Quality of life of adults with mental retardation/developmental disabilities who live with family.
ABSTRACT In this paper, we review the literature related to the quality of life of adults with mental retardation/developmental disabilities (MR/DD) who live at home with their families. We examine the nature of the relationships between adults with MR/DD and their parents and siblings, the social worlds of adults with MR/DD, age-related functional and health issues that affect their quality of life, the range of services and supports provided to them, and familial efforts to plan for their continued well-being when parental care is no longer viable. Individual characteristics associated with these dimensions and/or more compromised quality of life profiles are identified. The paper concludes with recommendations for expanded research on the quality of life of adults with MR/DD who live in the parental home, a topic which has received markedly less attention than the quality of life of adults who live in publicly supported residential settings. MRDD Research Reviews 7:105-114, 2001.
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ABSTRACT: Nearly a fourth (22%) of the participants within a research sample of 148 individuals with serious mental illness reported the death of a loved one as a significant loss, and two thirds of these deaths involved the loss of one or both parents. The key determinant of the severity and duration of grief in response to the death of a parent was whether or not there were extenuating circumstances that complicated the death event, such as co-residence with the deceased at the time of death or a lack of regular social contact with anyone other than the deceased. In all instances of severe or prolonged grief, there was no preparation for the parental death, either through preparatory counseling or practical plans for funeral arrangements, financial repercussions, life-style changes, or residential relocation. Mental health agencies serving people with serious mental illness should begin to incorporate financial and emotional preparation for parental deaths and bereavement counseling as essential services.Journal of Loss and Trauma 10/2003; 8(4):307-322. · 1.03 Impact Factor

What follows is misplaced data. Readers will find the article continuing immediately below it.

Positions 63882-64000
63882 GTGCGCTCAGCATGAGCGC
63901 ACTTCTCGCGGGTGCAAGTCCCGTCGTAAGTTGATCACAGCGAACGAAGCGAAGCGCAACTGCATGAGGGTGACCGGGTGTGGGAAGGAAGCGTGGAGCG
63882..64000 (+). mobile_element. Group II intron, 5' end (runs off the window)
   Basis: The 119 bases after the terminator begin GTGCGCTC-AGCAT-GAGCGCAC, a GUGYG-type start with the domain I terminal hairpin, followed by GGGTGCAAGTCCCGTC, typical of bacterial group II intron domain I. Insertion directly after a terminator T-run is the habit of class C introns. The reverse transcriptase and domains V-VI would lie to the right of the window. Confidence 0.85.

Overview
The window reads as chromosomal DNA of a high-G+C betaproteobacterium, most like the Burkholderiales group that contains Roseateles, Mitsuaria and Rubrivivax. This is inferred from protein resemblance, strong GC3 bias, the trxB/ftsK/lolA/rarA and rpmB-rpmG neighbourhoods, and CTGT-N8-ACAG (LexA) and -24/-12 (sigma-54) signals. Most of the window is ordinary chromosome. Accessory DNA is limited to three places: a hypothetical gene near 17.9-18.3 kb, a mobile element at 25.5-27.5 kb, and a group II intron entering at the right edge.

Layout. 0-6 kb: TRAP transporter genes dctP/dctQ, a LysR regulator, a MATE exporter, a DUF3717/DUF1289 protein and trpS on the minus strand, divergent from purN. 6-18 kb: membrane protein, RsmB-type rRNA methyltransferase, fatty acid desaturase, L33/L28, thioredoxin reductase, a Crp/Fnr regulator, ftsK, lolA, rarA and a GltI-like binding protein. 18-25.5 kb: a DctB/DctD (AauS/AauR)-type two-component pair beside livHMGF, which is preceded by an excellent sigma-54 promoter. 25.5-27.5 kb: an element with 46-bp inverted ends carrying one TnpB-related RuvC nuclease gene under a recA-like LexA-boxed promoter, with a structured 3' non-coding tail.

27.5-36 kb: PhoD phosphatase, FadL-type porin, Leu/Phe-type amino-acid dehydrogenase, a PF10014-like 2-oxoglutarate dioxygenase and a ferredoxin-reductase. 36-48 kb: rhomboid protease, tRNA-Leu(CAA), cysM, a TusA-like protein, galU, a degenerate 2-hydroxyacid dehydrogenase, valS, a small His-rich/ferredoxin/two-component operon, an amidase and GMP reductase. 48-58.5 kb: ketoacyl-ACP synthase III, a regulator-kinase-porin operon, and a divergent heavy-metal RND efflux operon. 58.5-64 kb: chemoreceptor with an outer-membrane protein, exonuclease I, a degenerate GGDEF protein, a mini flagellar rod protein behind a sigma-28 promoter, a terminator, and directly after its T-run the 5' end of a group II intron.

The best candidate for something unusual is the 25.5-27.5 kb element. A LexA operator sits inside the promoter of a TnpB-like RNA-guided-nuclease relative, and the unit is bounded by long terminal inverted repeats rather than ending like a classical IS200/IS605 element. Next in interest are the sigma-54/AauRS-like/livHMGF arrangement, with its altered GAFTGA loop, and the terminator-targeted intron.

Article: Midlife and aging parents of adults with intellectual and developmental disabilities: impacts of lifelong parenting.[show abstract] [hide abstract]
ABSTRACT: Using population data, this study included parents of individuals with intellectual and developmental disabilities (n = 220) and parents of individuals without disabilities (n = 1,042). Parents of individuals with intellectual and developmental disabilities were further divided into those who co-resided with their adult child and those whose adult child lived elsewhere, and the 3 groups were compared regarding parental patterns of attainment, social participation, psychological functioning, and health in midlife and early old age. In midlife, parents of individuals with intellectual and developmental disabilities were similar in general to comparison parents. However, by early old age, these parents had poorer health and mental health. Co-residence between the adult with intellectual and developmental disabilities and the parent was prevalent during midlife (51.4%) and in the early years of old age (38.6%), and there were different patterns of parental outcomes, depending on the residential status of the adult with intellectual and developmental disabilities.American Journal on Intellectual and Developmental Disabilities 11/2011; 116(6):479-99. · 2.08 Impact Factor